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Operational Risk, Compliance and Grid August 23, 2006

Posted by newyorkscot in HPC.
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Over the past few months I have been asked a lot about what technologies can be used and applied to resolve internal compliance & operational risk needs as well as regulatory requirements.

The common problem many banks face is that they are trying to focus on each requirement in isloation and their approach is often one of wallpapering over the cracks together with a healthy amount of duct tape. Some banks do have decent application, middleware and hardware monitoring tools to identify performance issues and outages in real-time. This often results in “how fast can I switch/failover to my backup machine ?”

My point here is that these regulatory and compliance issues should not be addressed retroactively. THERE IS A REAL BUSINESS OPPORTUNITY to provide a highly performant, competitive and controlled business/IT environment that FIRST makes the banks more competitive and successful in the marketplace, WHILE addressing the compliance, operational risk and regulatory requirements.

When you look at the set of requirements from across the various regulations such as Sarbanes-Oxley (SarBox), RegNMS, Basel II and MiFID in particular, there are a number of really tough issues to crack, but they really should be approached by looking at the business criteria for success:

  • Market Making Availability (robustness)- regulators demand that market makers need to be “always on” by ensuring that they are continuously connected to the market and provide low latency responses to pricing and execution transactions. A good example is in equity derivatives where the trading desk needs to provide liquidity into one or more exchanges (ie be connected and responsive to RFQs, etc).  More often than not, businesses use traditional “monitor and control” mechanisms to identify in pseudo real-time performance issues and/or outages, with an associated “failover” process. For this, compute and data grids can be used to provide a robust and continuously available platform which runs independent on the state of any given physical asset in the infrastructure. So, if one node of the grid goes down, the remaining processes in the grid will ensure transactional and information integrity is retained. Additionally, if additional throughput is required, many grid solutions will allow for linear scalability as more CPUs and processes are brough-online automatically (or manually). Why would a business not want that ?!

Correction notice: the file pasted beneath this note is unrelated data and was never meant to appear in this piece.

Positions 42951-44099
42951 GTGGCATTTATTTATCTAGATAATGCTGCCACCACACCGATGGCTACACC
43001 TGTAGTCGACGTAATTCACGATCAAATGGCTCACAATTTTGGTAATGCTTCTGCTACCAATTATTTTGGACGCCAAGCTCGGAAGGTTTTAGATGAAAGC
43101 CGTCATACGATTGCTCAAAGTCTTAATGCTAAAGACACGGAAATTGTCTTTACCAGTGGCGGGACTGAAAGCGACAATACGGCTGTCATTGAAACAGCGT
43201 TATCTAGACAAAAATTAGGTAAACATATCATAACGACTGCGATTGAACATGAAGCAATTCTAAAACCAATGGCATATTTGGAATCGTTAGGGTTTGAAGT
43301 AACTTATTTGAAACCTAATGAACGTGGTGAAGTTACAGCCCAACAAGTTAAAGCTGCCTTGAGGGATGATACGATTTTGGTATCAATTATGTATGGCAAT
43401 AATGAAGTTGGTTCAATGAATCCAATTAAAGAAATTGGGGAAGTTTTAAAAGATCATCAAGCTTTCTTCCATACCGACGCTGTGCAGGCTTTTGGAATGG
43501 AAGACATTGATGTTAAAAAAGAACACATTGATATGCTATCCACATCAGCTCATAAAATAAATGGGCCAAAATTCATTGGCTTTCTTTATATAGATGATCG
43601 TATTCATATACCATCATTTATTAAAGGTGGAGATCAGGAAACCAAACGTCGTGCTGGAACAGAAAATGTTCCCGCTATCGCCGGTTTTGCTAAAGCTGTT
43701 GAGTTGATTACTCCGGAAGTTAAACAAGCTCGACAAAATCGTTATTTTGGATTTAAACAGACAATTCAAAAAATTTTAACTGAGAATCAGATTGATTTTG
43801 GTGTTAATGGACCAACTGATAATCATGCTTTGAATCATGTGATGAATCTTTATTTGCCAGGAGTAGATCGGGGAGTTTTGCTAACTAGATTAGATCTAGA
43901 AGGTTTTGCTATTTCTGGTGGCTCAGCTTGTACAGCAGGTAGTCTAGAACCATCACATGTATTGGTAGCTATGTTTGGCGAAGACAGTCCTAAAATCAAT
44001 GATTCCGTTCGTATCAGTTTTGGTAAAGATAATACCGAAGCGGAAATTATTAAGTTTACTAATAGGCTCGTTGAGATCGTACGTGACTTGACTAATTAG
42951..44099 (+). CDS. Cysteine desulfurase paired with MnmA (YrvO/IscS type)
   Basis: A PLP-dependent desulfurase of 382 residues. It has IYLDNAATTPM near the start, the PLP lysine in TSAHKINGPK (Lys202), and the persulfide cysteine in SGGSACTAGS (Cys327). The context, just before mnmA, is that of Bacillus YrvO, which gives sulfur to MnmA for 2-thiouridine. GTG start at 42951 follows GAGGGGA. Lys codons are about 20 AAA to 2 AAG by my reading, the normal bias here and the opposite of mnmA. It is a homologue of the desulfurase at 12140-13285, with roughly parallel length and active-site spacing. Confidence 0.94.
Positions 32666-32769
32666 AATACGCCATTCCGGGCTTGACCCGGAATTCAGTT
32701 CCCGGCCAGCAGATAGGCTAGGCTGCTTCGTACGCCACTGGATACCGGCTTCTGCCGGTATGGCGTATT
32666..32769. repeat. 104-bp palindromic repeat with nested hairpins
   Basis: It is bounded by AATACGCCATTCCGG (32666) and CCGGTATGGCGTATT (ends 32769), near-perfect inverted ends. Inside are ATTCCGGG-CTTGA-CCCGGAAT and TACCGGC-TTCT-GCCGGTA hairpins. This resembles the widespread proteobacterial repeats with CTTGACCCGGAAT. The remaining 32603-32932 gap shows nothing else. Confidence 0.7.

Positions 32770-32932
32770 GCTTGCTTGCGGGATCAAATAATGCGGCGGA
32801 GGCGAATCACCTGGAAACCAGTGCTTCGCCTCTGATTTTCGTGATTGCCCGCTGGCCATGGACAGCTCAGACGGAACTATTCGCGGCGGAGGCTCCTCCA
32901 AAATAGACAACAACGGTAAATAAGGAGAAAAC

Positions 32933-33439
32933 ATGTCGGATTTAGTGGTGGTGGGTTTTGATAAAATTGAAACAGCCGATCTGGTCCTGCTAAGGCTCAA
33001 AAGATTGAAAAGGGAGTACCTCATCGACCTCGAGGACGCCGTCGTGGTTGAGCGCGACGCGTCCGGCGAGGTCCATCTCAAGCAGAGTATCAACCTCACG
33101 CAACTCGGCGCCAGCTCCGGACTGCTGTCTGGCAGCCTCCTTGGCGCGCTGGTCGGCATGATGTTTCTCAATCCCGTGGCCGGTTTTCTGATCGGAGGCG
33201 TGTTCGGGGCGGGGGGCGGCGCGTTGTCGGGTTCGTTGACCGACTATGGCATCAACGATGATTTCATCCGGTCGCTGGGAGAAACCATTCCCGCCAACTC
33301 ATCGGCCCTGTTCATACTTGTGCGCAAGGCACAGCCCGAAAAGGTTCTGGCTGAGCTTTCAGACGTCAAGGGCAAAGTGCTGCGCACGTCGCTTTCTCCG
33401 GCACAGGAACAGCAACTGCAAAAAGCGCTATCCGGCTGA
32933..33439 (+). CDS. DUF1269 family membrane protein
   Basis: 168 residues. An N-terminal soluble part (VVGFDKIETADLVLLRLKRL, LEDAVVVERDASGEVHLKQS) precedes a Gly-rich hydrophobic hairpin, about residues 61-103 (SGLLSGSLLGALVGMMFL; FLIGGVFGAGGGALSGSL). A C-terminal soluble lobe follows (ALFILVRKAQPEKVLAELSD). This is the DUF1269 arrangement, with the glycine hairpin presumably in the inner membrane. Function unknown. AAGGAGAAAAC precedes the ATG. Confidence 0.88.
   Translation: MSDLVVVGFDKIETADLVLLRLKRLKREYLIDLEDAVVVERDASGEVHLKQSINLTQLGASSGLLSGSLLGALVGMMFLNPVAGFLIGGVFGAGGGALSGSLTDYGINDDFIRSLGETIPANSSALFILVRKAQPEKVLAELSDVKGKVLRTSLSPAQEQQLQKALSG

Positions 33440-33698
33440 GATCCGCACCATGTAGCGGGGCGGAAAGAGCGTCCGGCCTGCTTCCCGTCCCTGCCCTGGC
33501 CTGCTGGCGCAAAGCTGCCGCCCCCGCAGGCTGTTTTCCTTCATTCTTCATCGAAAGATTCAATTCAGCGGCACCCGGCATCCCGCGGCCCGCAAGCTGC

• Competitiveness (pricing and performance)- joined closely to the hip of availability, being competitive in the market place is an important issue for regulators where market participants provide the appropriate levels of liquidity at prices that the market can tolerate. But this is most certainly a primary business issue and where banks can differentiate themselves in the marketplace from their competition. Part of being competitive in the online marketplace requires that the front office applications in particular deal with large volumes of tick data, order flow and trade executions. Providing these services to the market at low levels of latency is particularly challenging as there are often many functional steps to creating and publishing prices and executing orders in the marketplace, especially with derivatives. Using the example of algorithmic trading of equity derivatives, where the business relies on being able to create and deploy (and remove!) trading strategies “on-the-fly”, the infrastructure needs to provide a robust high performance environment that can be flexible to changes in functionality (without having to rely in off-hours to make functional changes). One of the nice things about certain technologies such as Javaspaces (or commercially, Gigaspaces) or Tangosol is that they can be configured to hold (and replicate) objects in cache to minimize messaging latency issues around serialization-deserialization between remote application processes. Additionally, the compute time of complex pricing routines/libraries can be optimized when appropriately run across a compute grid, Monte Carlo simulations being the classic example. In both examples, there are a number of ways in which all the data and transactions can be persisted in real-time, or by write-behind. They key to all of this though is a well thought out architecture, use of efficient application design patterns and framework, and a boatload of performance tuning.